|Observation data (J2000.0 epoch)|
|Right ascension||00h 40m 35.0s|
|Declination||13° 52′ 20″|
|Helio radial velocity||1636 km/s (1016.5 mi/s|
|Distance||20.5 ± 1.5 Mpc (67 ± 5 Mly.)|
|Type||SAB(s)b or Sb D|
|Apparent dimensions (V)||5.012' x 3.09' |
|Apparent magnitude (V)||11|
|MCG -02-02-081, 2MASX J00403502-1352220, 2MASXi J0040349-135221, IRAS 00380-1408, IRAS F00380-1408, AKARI J0040346-135214, CGS 126, 6dF J0040350-135222, LDCE 0041, HDCE 0030, USGC S024, AGC 400333, GSC 5271 00477, HIPASS J0040-13, PGC 002437|
|See also: Galaxy, List of galaxies|
It appears to be in loose association with NGC 157 and NGC 131. It is noted for its peculiar arms, which appear to be in the process of becoming a ring galaxy. They also have several apparently dense regions throughout them. The inner part of the galaxy appears to be lenticular, with a dust lane in it. The nucleus of the galaxy appears much brighter than the rest of it, suggesting an Active galactic nucleus.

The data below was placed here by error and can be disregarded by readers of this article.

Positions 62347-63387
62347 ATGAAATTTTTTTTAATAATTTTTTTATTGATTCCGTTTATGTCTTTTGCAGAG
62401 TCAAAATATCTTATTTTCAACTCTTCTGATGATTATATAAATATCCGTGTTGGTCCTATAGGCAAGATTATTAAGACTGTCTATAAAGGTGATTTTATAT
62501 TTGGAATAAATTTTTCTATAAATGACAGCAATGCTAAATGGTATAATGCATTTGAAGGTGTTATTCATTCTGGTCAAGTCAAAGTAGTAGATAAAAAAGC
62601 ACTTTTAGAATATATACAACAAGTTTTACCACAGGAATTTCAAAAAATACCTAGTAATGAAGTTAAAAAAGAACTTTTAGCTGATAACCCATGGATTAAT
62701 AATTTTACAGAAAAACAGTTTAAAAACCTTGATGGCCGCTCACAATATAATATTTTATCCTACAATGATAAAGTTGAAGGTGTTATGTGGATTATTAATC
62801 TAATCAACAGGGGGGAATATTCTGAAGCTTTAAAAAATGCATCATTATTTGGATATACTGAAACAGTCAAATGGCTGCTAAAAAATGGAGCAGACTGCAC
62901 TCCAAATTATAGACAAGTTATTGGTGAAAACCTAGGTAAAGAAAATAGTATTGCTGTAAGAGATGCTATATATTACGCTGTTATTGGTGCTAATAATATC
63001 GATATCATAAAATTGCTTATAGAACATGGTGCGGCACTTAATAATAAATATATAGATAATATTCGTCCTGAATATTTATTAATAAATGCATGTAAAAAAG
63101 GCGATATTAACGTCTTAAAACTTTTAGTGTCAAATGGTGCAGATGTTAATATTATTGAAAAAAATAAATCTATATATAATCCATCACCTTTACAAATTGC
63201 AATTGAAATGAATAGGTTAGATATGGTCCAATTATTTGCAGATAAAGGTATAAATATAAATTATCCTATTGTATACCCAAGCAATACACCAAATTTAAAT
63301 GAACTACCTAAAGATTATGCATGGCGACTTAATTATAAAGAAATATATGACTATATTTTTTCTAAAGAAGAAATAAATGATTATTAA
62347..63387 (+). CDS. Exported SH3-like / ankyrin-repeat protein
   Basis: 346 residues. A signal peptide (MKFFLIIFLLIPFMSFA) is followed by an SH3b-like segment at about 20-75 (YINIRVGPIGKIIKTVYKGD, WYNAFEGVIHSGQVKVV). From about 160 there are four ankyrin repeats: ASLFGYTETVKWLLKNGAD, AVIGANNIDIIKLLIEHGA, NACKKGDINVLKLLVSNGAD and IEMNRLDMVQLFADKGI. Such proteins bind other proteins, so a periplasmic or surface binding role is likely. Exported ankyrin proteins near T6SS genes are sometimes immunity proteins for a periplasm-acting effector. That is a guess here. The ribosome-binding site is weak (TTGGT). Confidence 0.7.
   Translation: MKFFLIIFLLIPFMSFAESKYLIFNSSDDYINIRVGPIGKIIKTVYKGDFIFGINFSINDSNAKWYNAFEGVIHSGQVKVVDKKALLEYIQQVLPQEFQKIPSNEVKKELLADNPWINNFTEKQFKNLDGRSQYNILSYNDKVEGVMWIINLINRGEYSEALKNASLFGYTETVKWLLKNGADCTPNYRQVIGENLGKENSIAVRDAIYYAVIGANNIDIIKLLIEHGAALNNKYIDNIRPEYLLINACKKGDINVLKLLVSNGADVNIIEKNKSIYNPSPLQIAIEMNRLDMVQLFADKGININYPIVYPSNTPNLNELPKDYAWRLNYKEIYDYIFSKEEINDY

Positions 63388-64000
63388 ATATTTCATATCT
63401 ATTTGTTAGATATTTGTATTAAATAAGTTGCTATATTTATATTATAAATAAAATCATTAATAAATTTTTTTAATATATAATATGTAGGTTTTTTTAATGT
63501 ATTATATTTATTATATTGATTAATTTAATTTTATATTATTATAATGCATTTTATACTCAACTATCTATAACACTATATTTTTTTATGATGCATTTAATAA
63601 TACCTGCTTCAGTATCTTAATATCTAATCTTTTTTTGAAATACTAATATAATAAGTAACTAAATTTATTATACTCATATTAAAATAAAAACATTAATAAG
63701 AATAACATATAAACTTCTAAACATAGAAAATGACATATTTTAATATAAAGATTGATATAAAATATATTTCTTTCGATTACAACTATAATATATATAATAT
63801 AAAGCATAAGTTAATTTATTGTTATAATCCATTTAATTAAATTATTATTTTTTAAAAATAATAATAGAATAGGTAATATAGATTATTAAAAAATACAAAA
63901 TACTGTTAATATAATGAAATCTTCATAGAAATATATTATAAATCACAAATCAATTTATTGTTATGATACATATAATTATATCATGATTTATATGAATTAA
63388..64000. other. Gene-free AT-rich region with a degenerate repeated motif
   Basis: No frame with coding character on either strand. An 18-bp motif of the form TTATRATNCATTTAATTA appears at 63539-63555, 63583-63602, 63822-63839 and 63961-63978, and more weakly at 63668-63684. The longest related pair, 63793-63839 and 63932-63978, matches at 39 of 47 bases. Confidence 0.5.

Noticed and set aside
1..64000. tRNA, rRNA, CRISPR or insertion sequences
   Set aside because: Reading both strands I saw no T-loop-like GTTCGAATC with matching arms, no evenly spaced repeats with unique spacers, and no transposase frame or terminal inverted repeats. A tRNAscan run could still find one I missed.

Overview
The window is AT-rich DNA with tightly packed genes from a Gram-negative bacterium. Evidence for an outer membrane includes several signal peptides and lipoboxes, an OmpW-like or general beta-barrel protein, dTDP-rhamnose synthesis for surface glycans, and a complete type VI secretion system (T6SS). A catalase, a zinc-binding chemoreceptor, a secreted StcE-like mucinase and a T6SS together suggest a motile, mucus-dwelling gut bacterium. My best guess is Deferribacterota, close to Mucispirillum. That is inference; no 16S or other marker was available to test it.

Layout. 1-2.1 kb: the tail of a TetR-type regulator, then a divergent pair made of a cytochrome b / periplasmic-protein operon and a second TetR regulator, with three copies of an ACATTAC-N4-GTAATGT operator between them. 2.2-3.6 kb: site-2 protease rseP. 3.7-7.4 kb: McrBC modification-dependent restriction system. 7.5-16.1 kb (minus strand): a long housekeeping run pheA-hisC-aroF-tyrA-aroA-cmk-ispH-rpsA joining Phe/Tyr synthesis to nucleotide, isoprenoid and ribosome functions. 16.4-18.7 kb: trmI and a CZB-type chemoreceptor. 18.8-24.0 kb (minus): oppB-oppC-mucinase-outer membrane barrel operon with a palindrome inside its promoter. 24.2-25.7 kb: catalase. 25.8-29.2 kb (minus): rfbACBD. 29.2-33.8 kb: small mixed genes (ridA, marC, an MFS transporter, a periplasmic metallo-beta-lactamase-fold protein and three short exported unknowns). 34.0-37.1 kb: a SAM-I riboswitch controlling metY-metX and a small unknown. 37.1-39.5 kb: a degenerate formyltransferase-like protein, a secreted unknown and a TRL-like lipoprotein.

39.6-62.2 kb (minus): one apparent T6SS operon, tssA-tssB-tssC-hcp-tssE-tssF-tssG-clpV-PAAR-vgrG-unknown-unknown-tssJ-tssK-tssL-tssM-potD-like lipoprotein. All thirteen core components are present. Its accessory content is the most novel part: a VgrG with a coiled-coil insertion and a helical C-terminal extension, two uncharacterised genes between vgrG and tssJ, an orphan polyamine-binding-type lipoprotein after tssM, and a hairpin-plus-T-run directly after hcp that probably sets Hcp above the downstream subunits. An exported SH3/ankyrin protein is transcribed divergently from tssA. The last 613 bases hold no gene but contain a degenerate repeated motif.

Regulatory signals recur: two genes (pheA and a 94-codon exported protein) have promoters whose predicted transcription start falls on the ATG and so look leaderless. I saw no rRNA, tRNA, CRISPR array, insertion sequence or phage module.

In the image at the right, 2MASX J00403079-1353088 is the edge-on galaxy directly below the brightest star in the image. It is possibly a satellite of NGC 210, but without a redshift to determine its distance, it could just as possibly be completely unrelated to NGC 210.
15.9 magnitude SN 1954R was observed on September 7th in the outer edge of NGC 210's left arm and is likely associated with the galaxy.